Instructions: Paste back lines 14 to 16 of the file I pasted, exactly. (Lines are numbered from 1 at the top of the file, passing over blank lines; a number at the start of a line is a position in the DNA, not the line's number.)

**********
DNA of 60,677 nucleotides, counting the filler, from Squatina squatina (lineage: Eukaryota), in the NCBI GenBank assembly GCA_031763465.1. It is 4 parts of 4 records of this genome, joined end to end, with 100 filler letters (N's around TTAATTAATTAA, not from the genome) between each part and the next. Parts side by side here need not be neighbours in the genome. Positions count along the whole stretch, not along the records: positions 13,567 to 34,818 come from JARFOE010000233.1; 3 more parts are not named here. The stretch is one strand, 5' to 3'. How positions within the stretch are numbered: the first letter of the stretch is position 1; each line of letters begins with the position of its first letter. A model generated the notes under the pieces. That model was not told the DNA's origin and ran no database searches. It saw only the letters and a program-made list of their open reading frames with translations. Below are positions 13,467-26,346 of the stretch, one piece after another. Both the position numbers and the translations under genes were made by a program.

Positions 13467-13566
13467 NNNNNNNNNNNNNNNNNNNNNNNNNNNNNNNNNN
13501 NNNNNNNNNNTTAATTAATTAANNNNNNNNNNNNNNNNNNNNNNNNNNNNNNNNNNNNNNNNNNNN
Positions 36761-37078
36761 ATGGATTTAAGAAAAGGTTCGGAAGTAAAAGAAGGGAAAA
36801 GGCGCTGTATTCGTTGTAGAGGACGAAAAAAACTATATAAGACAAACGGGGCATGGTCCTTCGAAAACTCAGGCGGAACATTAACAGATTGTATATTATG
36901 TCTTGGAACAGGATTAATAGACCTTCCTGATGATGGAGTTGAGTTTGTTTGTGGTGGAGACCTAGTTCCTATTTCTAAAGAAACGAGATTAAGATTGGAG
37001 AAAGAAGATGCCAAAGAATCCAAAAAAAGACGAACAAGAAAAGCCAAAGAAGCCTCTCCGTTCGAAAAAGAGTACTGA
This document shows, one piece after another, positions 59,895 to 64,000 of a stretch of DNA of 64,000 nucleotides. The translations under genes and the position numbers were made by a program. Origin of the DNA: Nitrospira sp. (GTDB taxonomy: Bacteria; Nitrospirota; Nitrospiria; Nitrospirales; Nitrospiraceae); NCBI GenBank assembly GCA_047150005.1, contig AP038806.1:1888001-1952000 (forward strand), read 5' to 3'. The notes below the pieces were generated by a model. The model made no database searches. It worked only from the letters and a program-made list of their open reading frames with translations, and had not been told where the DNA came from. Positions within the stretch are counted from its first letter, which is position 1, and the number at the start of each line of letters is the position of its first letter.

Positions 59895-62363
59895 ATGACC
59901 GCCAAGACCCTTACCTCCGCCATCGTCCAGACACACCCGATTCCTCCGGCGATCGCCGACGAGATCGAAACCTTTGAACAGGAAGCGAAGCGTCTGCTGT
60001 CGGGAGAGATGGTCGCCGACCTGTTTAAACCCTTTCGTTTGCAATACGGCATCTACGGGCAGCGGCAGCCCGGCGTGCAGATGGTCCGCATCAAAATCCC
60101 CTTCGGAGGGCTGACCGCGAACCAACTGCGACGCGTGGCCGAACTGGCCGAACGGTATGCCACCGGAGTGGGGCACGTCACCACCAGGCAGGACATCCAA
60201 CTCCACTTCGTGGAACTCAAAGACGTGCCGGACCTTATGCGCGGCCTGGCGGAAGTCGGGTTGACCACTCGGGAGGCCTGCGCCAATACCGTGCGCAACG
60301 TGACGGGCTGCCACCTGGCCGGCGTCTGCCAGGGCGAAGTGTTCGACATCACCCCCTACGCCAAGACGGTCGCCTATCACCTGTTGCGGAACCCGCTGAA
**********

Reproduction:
60001 CGGGAGAGATGGTCGCCGACCTGTTTAAACCCTTTCGTTTGCAATACGGCATCTACGGGCAGCGGCAGCCCGGCGTGCAGATGGTCCGCATCAAAATCCC
60101 CTTCGGAGGGCTGACCGCGAACCAACTGCGACGCGTGGCCGAACTGGCCGAACGGTATGCCACCGGAGTGGGGCACGTCACCACCAGGCAGGACATCCAA
60201 CTCCACTTCGTGGAACTCAAAGACGTGCCGGACCTTATGCGCGGCCTGGCGGAAGTCGGGTTGACCACTCGGGAGGCCTGCGCCAATACCGTGCGCAACG